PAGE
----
Financial Returnees as New Agents in East Asia : The Case of Korean Private Equity Funds

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Original languageEnglish
Pages (from-to)579-602
Journal / PublicationNew Political Economy
Issue number4
Publication statusPublished - Aug 2013


Although the standing of Anglo-American capitalism has been badly damaged by the global economic crisis, the return of the state in emerging markets is by no means assured. Over the past decade, financial processes originating in Anglo-American markets, such as derivatives, hedge funds and mergers and acquisitions (M&A), have made quiet headway in emerging markets. One of the transmission channels is financial returnees, defined as elites returning to domestic finance from either global finance abroad or from foreign financial institutions in their home countries. Many financial returnees pursue business agendas that parallel the Anglo-American model, while portraying themselves as local for domestic constituencies. These actions are now especially visible in the rise of private equity funds in emerging markets. This article defines the concept of a financial returnee and charts the impact of these individuals in importing the Anglo-American private equity model to Asia with Korea as the primary case study. Once foreign-controlled, the private equity industry in Korea is now domestically-run and financial returnees have been integral in this sector's short but important history. © 2013 Copyright Taylor and Francis Group, LLC.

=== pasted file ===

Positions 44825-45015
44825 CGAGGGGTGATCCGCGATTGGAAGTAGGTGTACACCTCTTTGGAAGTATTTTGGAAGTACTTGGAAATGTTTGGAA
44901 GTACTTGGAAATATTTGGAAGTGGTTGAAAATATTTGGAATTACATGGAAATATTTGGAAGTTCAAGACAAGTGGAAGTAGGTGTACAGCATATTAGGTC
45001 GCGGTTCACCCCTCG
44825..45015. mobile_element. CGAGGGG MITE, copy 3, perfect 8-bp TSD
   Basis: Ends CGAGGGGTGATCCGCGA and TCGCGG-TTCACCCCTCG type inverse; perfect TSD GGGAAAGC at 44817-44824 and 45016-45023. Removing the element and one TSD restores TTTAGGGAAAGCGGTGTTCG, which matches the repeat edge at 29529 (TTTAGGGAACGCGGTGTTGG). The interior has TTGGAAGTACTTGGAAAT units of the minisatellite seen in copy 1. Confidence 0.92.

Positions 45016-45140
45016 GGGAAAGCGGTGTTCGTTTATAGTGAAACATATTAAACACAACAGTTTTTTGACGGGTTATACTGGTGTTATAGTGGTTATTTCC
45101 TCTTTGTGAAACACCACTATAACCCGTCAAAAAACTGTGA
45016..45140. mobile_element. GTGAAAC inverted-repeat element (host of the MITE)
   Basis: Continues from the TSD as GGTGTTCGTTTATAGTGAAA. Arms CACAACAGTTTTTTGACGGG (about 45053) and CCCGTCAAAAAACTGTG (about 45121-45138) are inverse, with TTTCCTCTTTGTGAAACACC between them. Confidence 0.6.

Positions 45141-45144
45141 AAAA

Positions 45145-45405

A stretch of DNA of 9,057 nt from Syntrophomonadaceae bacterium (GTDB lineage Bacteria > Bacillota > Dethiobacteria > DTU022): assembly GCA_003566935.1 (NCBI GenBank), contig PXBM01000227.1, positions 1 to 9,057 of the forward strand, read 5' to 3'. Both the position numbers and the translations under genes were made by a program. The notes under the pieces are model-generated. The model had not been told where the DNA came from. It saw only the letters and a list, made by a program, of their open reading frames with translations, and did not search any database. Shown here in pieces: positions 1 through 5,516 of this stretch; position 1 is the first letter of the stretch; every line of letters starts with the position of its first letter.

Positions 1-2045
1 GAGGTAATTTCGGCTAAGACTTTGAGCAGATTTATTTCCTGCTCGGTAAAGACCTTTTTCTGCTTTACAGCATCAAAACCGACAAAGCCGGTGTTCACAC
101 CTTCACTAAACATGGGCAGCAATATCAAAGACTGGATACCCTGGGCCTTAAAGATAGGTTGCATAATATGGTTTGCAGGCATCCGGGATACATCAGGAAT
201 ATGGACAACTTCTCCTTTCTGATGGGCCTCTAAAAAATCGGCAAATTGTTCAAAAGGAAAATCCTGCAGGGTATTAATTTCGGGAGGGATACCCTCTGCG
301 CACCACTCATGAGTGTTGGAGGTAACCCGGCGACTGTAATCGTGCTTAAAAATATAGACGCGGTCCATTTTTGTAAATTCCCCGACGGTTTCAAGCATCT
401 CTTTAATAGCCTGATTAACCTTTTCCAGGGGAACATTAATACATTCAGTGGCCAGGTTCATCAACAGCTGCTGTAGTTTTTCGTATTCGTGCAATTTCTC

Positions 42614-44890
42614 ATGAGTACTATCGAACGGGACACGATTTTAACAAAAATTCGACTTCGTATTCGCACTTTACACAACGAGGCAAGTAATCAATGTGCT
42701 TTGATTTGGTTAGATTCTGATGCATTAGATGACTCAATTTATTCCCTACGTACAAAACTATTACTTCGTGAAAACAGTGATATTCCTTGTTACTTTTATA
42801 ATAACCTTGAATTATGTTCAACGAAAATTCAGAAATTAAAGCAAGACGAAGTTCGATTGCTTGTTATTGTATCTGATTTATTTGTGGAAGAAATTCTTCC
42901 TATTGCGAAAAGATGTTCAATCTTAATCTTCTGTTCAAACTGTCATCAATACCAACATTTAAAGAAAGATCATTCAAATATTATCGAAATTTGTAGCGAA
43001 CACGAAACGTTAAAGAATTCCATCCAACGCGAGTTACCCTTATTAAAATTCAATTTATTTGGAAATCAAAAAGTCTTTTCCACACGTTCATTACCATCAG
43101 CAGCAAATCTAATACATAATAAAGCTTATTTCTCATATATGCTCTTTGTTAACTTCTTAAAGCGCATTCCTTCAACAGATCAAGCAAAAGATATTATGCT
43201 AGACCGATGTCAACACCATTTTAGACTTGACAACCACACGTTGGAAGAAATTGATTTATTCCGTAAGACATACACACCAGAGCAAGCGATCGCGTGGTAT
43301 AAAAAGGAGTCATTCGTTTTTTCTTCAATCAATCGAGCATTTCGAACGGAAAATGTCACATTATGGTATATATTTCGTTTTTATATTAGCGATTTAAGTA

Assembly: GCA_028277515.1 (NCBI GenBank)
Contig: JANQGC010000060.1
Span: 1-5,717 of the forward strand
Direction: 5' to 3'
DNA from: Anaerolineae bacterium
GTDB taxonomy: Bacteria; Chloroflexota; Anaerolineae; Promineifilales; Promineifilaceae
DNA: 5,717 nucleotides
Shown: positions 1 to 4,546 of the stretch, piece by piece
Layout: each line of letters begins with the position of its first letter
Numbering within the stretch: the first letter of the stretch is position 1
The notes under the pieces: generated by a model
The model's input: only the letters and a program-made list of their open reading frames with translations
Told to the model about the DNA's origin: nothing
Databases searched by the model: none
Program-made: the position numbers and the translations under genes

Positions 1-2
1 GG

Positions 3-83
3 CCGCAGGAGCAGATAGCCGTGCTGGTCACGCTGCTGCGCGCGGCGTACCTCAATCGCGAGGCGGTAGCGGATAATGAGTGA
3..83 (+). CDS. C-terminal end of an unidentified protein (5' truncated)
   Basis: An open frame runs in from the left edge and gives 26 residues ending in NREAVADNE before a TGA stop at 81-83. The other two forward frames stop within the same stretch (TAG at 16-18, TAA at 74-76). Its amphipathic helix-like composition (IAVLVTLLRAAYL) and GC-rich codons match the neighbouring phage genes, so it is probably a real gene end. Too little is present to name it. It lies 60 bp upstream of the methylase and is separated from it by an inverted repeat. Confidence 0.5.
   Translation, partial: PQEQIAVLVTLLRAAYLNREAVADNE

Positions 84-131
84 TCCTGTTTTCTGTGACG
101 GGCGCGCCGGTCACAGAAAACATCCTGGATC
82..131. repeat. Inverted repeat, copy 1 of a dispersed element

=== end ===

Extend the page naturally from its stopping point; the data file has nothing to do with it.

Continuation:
Research Area(s)

  • Anglo-American capitalism, domestic politics, financial returnees, foreign training, Korea, private equity funds